Gabe Newell explains Steam clause forbidding class action lawsuits: It’s “really not about users”, but avoiding “shakedowns” from lawyers

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It’s rare that 4Chan press a leading industry figure on their failures to preserve user rights, but when they mood takes them they do it right. /v/ visited Valve recently to meet Gabe Newell on his 50th birthday, and followed up musings on father Valve’s beard with a grilling about the change in Steam’s terms of service that left users unable to sue via class action lawsuits.

Newell was laudably open in his reply, expanding on the statement Valve released at the time: “There are all these class action lawsuit lawyers who just pop up and… the problem is that it’s asymmetric, so they can basically file a lawsuit against you in federal court and it costs them nothing,” he said. “Then the first thing they say is, ‘Now, you have to do discovery on every single document you’ve ever created in history’. It’s a shakedown.”

“So they are effectively trying to say: ‘You can either spend, just in the first filing, $3 million,’ – because it takes a lot for lawyers to read every document, blah blah blah – And they say, ‘Or why don’t you just give us $500,000?’ So it really is a shakedown. So, arbitration – that’s really not about users.”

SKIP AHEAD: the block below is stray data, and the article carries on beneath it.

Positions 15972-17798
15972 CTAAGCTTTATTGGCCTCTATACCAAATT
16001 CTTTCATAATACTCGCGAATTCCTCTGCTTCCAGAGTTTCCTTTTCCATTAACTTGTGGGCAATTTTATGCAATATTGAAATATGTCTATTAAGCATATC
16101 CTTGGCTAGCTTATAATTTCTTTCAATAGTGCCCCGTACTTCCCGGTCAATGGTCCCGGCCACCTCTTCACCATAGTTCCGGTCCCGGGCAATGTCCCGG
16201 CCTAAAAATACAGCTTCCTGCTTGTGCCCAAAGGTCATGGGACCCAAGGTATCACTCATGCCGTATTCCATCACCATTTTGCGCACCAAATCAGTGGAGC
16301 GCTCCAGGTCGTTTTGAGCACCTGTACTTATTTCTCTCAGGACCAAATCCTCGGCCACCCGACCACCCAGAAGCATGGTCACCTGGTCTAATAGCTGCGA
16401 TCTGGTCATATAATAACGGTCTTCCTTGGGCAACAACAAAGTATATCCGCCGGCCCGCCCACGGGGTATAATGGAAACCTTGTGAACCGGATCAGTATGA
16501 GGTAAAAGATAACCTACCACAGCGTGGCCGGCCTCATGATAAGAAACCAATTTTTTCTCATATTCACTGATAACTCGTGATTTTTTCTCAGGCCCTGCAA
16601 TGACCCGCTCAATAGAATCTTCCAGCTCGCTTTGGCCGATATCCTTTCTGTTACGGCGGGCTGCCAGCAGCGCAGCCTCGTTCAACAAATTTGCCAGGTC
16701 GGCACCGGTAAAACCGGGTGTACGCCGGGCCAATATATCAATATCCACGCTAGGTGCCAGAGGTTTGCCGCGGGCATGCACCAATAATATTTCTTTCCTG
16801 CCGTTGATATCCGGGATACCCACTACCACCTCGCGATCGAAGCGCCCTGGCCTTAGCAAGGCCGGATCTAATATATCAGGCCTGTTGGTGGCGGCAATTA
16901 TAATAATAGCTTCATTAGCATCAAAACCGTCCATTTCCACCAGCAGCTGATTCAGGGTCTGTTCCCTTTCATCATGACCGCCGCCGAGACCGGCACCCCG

Instead it’s about a “classic litigation” problem, said Newell, who further pointed out that as users “you can still sue us” by other means as individuals.

Newell continued: “We’re happy you’re mad at us and you let us know because we’ll do better. There’s a relationship we have customers. We don’t have bankers, we don’t have publishers, all the decisions are ours.

“But occasionally there are these other places called courtrooms. Especially as you go around the world, the situation in Germany is different from the situation in Malaysia. And we haven’t really figured out a way to avoid letting other people interfere in the relationship that we have with customers in that domain.

“So, let’s start our own country.”

It’s reassuring to hear that Valve were moving to protect themselves from lawyers three months ago, not their own customers. But nonetheless, as Steve pointed out in our original story on Steam’s terms of service, no organisation in possession of your card details is hack-proof and there’ll be no consumer rights group with teeth to run to should the worst happen. It’s exactly the reason German consumer protection group VZBV threatened to take Valve to court.

Is consumer rights something that keeps you revolving into the wee hours? Or does Valve’s track record with their customers put you at ease?

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